water refreshes as it is water, and not as it comes from füch a conduit : by this allo, O Lord, thou rebukelt the fupioeness and formality of thy people. How drowfie, dull, and careless have they been under the most excellent and quickning means? Few more than I. Alas! I have often presented my body before the Lord in ordinances, do fuxm ezd, but my soul bath been wandering abroad, as Chryfollom speaks. I should have come from under every fermon, as a sheet comes from the press, with all the stamps and lively impressions of the truths I have heard upon my heart. Bat, alas! if it had been demaoded of me, as once it was of Aristotle, after a long and curious oration, how he liked it? I might have answered, as he did, truly I did not hear it; for I was all the while mioding another matter. Righteous art thou, O Lord, in all that is come upon us ! 3.

I am now as a spring shut up, that can the filent miniyield no refreshment to thirsty fouls, ready to perish. Thou hast said to me, as once to

ster's reflection. Ezekiel, “Son of man, behold, I will make thy tongue cleave “ to the roof of thy mouth, and thou shalt be dumb." This is a very beavy judgment; but thou must be justified and cleared in it. Although men may not, yet God, if he please, may pot a lighted candle under a bushel. And herein I must ac knowledge thy righteousness. Maoy times have I been linfully filent, when both thy glory and the interest of fouls engaged me to speak. Most justly therefore halt thou made my toogue to cleave to its roof. Little did I consider the preciousness of fouls, or the tremenduous account to be given for them, at the appearing of the great fhepherd. I have now time enough to

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fit dowó and mourn over former miscarriages, and loft opportunities. Lord restore me once agaia to a serviceable capacity, to a larger sphere of activity for thee, for I am now become as a broken vessel. It grieves me to the heart to see thy Alock fcattered; to hear thy people cry to me, as once to Joseph, " Give us bread; for why should we die in thy prefence?” The word is like fire Thut up in my bones, and i am weary with forbearing. Oh! that thou wouldlt once again open the doors of thine house, that there may be bread enough in thine house for all thy children.

The POE M.
HEN God doth make the heavens above as brass,

The earth's like iron, Aowers, herbs and grass
Have lost their fragrant green, are turned yellow;
The brooks are dry, the pioing cattle bellow;
The fat and How'ry meadows scorch'd and burn'd;
The country's mirth is into mourning turn'd;
The clefted earth her thirsty mouth fets ope
Unto the empty clouds, as 'twere in hope
Of fome refreshing drops, that might allay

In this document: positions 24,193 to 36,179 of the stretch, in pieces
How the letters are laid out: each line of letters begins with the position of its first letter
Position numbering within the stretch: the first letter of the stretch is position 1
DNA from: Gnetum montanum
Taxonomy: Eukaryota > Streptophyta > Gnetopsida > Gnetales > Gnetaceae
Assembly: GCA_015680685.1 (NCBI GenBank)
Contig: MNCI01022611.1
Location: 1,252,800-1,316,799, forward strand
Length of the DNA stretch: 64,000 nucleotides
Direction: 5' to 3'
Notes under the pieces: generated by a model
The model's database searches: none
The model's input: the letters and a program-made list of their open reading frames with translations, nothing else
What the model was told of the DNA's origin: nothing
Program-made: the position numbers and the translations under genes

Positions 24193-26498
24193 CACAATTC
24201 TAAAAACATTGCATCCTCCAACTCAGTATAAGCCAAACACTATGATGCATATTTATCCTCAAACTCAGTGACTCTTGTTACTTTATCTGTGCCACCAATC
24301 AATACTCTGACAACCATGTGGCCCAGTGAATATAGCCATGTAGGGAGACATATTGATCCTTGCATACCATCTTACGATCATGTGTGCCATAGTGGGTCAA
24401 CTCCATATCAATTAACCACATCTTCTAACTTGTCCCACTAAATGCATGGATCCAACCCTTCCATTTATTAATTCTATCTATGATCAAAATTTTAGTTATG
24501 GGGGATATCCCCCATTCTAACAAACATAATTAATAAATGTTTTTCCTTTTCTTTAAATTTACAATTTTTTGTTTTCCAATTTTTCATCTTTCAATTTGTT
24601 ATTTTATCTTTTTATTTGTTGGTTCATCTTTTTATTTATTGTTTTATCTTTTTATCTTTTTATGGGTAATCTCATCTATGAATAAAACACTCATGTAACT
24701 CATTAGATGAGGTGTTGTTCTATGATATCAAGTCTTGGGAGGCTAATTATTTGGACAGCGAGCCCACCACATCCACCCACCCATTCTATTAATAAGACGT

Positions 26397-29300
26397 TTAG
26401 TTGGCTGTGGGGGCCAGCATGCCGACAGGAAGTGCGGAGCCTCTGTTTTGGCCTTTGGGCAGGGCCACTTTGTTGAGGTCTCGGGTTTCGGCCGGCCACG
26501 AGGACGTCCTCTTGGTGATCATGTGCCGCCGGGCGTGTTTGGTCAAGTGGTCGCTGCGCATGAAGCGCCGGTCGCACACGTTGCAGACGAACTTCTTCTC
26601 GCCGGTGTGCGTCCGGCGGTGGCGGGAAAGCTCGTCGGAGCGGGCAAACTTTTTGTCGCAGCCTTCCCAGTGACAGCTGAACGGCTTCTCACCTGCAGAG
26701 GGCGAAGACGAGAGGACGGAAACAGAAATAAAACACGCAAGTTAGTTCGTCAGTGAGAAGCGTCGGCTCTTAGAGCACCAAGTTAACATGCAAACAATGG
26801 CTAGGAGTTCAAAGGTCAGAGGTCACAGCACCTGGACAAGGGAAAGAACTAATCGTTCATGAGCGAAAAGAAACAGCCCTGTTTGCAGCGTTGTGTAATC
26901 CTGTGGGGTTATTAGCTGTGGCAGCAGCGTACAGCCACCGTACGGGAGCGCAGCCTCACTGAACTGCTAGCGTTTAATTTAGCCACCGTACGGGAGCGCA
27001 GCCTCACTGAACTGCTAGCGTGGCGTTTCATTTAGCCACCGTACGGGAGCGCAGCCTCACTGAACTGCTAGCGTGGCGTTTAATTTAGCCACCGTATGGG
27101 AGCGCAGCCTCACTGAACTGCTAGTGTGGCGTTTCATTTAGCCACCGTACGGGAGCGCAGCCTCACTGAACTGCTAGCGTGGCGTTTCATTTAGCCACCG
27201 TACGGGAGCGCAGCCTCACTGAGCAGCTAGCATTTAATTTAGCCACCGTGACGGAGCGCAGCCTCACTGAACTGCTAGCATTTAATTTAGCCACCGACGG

Her fiery thirft; but they foon pass away;
The peo five husbandman with his own eyes
Bedews his land, because he fees the skies
Refuse to do it. Just fo Naods the case,
When God, from fouls, removes the means of grace.
God's ministers are clouds, their doctrine rain,
Which when the Lord, in judgment, shall reftrain,
The peoples fouls in short time will be found
Ia fuch a cafe as this dry parched ground.
When this fad judgment falls on any nation,
Let saints therein take up this lamentation.

O dreadful, dark, and dismal day!
How is our glory fied away?
Our sun'gone down, our stars o'ercaft?

God's heritage is now laid waste.
Our pining fouls no bread can get;
With wantons God has justly met.
When we were fed up to the full,
This man was tedious, that was dull :
But they are gone, and there remain
No such occasions to complaio.
Stars are not now for lights, but sigos,
God knows of what heart-breaking times,

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Sure heaven ia tends not peace, but wars,
la calling home ambassadors.
How long did Sodom's judgments stay,
When righteous Lot was snatch'd away?
How long remain'd that stately hall,
When Sampson made the pillars fall ?
Wheo horsemen and commanders fly,
Woe to the helpless iofantry.
This is a fad aod facal blow,
A public loss, and overthrow.
You that so long have wilh'd them gone,
Be quiet now the thing is done :
Did they torment you e'er your day?
God hath remov'd them out o' th’ way.
Now sleep in fin, and take your ease;
Their doctrine Mall ao more displease.
But, Lord! what shall become of us?
Our teacher's gone, and left us thus :
To whom Mall we ourselves addrels,
Wheo conscience labours in distress ?
Oh! who shall help us out at Deed ?
Or pour ip balm whea wounds do bleed?
Help, Lord! for upto thee our eyes
Do pour out tears; our groans, our cries
Shall acver cease, 'till thou restore
The mercies which we had before ;
'Till Sion's paths, where grass now grows,
Be trodden by the feet of those
That love thy name, and long to enjoy
The mercies they have sion'd away.

с н А Р. XI
Upon the Corruption of the Seed before it springs.
Seeds die and rot, and then muß freso appear ;
Saints bodies rise more orient than they were.

OBSERVATION.
FTER the feed is committed to the earth, it seems to

perish and die, as our Saviour speaks, Joho xii. 24. Except a corn of wheat fall into the ground and die, it abid" eth alone; but if it die, it brings forth much fruit." The VOL. VI.